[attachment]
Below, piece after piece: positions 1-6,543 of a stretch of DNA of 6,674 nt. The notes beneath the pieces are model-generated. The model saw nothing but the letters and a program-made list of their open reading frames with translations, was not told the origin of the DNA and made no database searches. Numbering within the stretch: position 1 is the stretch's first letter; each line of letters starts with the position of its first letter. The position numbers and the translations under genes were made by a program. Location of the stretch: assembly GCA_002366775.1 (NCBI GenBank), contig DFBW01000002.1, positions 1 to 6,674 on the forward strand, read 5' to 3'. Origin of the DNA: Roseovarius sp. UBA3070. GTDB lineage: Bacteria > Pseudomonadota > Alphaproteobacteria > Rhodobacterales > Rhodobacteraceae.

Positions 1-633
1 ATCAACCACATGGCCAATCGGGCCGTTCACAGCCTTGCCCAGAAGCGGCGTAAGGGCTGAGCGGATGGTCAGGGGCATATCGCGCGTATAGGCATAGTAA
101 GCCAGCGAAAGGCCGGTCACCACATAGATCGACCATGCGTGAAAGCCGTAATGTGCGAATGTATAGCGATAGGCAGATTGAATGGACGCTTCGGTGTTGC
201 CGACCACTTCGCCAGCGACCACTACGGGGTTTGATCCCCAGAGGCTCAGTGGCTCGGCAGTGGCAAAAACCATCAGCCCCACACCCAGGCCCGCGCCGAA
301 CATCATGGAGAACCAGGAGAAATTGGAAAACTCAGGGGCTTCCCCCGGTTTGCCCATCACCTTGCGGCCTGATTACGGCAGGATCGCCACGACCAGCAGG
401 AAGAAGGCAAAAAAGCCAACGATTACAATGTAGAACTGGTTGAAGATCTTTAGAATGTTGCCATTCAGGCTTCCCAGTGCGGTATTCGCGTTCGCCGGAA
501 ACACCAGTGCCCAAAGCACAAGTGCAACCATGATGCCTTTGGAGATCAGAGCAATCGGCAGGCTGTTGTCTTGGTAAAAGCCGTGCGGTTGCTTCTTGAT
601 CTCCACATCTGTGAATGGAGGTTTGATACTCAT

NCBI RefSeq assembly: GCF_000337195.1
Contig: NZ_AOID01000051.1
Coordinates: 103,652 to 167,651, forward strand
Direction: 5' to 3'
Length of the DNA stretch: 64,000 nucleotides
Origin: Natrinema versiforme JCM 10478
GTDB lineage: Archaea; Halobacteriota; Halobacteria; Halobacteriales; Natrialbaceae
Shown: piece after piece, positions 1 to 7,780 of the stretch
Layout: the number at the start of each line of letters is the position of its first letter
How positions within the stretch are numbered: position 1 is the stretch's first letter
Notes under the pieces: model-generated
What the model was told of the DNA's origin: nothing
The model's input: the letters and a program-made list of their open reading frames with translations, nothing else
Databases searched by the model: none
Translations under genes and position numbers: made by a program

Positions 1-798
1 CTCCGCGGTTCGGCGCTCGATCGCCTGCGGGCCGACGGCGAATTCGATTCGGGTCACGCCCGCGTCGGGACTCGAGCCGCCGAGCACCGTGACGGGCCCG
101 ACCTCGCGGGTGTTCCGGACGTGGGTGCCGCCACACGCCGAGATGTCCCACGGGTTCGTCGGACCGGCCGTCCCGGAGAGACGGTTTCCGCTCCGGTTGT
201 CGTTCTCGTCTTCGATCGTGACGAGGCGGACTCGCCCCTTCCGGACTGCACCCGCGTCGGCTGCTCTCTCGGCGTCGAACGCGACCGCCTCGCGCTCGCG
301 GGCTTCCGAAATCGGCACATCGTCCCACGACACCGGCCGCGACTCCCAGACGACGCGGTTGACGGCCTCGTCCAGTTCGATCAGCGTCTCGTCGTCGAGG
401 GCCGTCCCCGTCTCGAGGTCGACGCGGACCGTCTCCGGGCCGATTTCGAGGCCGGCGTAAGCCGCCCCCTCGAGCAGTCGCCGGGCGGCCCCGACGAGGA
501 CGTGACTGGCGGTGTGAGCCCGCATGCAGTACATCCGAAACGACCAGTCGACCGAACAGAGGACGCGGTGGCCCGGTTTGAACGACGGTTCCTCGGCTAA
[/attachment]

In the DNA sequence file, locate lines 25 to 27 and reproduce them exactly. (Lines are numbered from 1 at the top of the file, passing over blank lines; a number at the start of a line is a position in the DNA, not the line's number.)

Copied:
Positions 1-798
1 CTCCGCGGTTCGGCGCTCGATCGCCTGCGGGCCGACGGCGAATTCGATTCGGGTCACGCCCGCGTCGGGACTCGAGCCGCCGAGCACCGTGACGGGCCCG
101 ACCTCGCGGGTGTTCCGGACGTGGGTGCCGCCACACGCCGAGATGTCCCACGGGTTCGTCGGACCGGCCGTCCCGGAGAGACGGTTTCCGCTCCGGTTGT